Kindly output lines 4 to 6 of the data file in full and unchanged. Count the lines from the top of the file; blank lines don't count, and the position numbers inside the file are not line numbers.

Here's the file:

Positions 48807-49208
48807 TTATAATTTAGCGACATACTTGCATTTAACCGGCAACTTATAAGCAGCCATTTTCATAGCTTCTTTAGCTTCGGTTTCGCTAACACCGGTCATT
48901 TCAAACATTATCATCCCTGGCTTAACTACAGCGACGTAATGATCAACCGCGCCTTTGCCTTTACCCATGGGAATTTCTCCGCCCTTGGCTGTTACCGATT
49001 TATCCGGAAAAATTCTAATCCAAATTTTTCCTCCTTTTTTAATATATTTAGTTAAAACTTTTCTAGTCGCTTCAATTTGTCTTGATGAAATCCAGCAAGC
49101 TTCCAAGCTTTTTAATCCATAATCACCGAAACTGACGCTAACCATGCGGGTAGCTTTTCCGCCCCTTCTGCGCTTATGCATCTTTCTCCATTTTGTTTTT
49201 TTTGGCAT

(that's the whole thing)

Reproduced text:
49001 TATCCGGAAAAATTCTAATCCAAATTTTTCCTCCTTTTTTAATATATTTAGTTAAAACTTTTCTAGTCGCTTCAATTTGTCTTGATGAAATCCAGCAAGC
49101 TTCCAAGCTTTTTAATCCATAATCACCGAAACTGACGCTAACCATGCGGGTAGCTTTTCCGCCCCTTCTGCGCTTATGCATCTTTCTCCATTTTGTTTTT
49201 TTTGGCAT